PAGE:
Home/ Redefining Cancer: New Recommendations Could Reduce Unnecessary Treatments, but Improved Diagnostic Testing Still Required
Redefining Cancer: New Recommendations Could Reduce Unnecessary Treatments, but Improved Diagnostic Testing Still Required
by Staff Minority Nurse Writer
New cancer recommendations made by a National Cancer Institute (NCI) working group could reduce unnecessary treatment by eliminating the fear factor linked with some early-stage cancers. However, there is a need for diagnostic tests that can recognize whether these early conditions could become life-threatening, states an analyst with research and consulting firm GlobalData.
The NCI scientists recommended that words like cancer, neoplasia, and carcinoma should be removed from premalignant conditions in order to reduce the incidences of over diagnosis and to prevent patients from undergoing irrelevant surgery, radiation, or drug treatment.
“The implementation of this recommendation will help make patients and physicians more comfortable with refraining from unnecessarily treating benign disease,” says Cheryl S. Gradziel, PhD, oncology analyst with GlobalData. “The term cancer and its synonyms are alarming, which leads patients to strongly believe that premalignant conditions such as ductal carcinoma in situ or high-grade prostatic intraepithelial neoplasia should be treated aggressively, when this is often not the case.”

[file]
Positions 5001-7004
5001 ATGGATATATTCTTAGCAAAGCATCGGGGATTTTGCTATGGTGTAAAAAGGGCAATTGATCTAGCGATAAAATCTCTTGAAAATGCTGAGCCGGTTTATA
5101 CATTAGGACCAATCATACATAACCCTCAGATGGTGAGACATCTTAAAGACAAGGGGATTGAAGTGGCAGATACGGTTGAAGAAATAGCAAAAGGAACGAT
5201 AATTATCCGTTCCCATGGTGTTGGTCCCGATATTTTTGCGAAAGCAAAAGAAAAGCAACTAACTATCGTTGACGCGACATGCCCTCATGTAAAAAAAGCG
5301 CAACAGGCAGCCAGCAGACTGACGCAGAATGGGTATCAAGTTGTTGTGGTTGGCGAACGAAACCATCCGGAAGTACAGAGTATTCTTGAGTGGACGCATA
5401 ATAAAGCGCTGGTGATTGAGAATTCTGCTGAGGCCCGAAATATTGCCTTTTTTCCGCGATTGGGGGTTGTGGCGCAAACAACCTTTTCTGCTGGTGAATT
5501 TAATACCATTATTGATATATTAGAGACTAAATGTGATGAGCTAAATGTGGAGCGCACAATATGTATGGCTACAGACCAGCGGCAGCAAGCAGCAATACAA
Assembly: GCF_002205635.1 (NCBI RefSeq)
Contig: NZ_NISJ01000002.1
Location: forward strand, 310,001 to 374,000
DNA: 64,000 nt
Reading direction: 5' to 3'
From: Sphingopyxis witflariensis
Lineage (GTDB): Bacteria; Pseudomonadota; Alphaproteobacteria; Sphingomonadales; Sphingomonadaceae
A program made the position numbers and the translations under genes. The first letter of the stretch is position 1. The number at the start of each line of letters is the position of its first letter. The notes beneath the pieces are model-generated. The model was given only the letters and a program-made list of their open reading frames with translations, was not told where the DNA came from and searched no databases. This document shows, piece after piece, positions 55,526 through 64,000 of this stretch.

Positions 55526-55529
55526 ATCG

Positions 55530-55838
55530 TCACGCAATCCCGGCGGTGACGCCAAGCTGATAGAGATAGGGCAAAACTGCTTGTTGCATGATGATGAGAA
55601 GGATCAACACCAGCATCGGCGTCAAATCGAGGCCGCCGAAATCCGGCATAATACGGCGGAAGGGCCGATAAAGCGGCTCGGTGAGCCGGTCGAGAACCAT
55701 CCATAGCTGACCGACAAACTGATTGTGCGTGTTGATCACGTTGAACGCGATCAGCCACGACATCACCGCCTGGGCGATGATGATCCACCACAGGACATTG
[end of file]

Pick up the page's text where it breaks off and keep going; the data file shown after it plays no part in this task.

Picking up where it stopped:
As people become more aware and screening for many common cancers increases, more tumors are being treated at early stages. But, those screenings have resulted in more frequent diagnoses of abnormalities that would never become life-threatening, which is what the NCI is trying to minimize by redefining the terms surrounding cancer.
In order to reduce the excessive treatment of low-risk diagnoses, GlobalData’s analyst argues for the importance of investing in tests that could determine early on if a condition will become malignant or not.
“There is ample market opportunity for such tests, and their approval and subsequent adoption will have the greatest impact towards reducing the overdiagnosis and overtreatment of cancers in the US,” says Gradziel.